Despite the German criticism and warnings, China remains a fundamental market for German businesses and, most importantly, a strategic partner. Its national carmakers (VW, BMW and Mercedes-Benz), the chemical giants BASF and the industrial powerhouse Siemens are still increasing their investments in China. Deepening the integration in the Chinese innovation ecosystem could help them retain their global competitiveness. The German Federal Government is seeking to cooperate with Beijing in other areas, given its central role at the global stage. Germany has to engage China to create meaningful results in international regulations and global challenges. While China is the biggest emitter of CO2 worldwide, its industry is also the main producer of renewable energies. For this reason, it will not be possible to overcome the climate crisis without collaborating. Not working together on this front would make climate regulation less ambitious and less feasible. Germany has also an interest in developing a scientific cooperation with Beijing in other fields such as Artificial Intelligence, quantum technologies and autonomous driving and supports bilateral research between universities also through academic exchanges.  In addition, both sides are actively engaging in intergovernmental fora to better coordinate the various aspects of their relations.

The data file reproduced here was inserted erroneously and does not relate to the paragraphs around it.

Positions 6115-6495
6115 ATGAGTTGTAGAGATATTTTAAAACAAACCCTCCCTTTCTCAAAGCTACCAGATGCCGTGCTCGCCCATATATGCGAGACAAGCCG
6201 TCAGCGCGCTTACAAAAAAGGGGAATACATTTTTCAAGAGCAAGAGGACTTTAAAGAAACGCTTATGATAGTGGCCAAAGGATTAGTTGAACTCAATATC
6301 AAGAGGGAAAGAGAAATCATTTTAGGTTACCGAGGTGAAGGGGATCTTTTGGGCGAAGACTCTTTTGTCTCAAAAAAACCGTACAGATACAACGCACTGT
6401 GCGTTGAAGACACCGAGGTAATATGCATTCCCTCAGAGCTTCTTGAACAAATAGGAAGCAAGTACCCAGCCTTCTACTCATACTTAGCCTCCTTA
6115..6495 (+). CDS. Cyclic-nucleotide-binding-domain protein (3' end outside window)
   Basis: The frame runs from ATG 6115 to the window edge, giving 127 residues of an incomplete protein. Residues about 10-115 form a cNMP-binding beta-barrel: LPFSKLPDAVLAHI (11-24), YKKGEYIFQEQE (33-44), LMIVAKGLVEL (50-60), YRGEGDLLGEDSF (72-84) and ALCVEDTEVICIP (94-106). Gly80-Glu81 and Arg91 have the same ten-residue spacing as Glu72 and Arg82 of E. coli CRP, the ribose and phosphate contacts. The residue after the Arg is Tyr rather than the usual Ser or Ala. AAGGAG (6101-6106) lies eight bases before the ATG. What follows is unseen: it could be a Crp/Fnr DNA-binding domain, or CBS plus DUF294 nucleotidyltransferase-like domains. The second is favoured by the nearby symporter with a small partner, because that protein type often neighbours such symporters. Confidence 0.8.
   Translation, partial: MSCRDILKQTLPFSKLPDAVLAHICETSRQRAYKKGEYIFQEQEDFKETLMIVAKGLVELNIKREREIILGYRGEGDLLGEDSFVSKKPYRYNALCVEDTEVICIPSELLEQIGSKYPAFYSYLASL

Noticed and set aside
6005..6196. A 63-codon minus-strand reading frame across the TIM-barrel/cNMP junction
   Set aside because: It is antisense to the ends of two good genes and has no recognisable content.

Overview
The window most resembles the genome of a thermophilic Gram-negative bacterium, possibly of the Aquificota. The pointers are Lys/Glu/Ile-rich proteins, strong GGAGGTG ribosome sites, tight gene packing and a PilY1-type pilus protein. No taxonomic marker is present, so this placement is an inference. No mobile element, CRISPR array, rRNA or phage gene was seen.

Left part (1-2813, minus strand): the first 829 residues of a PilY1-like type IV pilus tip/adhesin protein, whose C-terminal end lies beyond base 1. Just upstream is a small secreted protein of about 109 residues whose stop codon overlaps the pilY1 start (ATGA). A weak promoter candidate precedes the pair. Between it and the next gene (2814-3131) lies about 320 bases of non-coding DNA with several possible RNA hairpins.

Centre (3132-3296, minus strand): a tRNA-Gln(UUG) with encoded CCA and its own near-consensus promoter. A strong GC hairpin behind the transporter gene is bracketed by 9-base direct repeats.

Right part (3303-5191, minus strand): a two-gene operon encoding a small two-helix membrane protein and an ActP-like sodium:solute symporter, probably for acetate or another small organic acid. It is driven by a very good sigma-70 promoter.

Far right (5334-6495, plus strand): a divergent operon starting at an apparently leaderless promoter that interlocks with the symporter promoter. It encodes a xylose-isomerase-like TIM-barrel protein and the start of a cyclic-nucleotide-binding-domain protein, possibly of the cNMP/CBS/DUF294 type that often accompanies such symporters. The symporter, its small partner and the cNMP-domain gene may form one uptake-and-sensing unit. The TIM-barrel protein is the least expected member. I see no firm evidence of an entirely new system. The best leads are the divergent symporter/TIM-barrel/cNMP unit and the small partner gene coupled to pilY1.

Reactions and consequences of the new EU China Strategy

The strategy received praise from German industry. For example, The “Federation of German Wholesale, Foreign Trade and Services” (BGA) said that the reorientation on China was long overdue and appreciates the rethinking of the current supply chains system. The “Federation of German Industries” (BDI) supports the strategy as well and its balanced approach of not decoupling with China. However, the “German Economic Institute” (IW) raised some concern on the lack of details given on the de-risking process and the sectors involved.

China, on the contrary, was critical of the paper. The Chinese Embassy in Berlin defined the strategy as ideological and called for more pragmatic and rational relations. It stated that, put in this way, the de-risking policy would be counterproductive and artificially intensifying risks. Equally, the Chinese Foreign Ministry denounced how “drawing a line according to values and ideologies and advocating so-called competition of systems” undermine the China-Germany cooperative partnership. It also described the de-risking concept as a form of protectionism.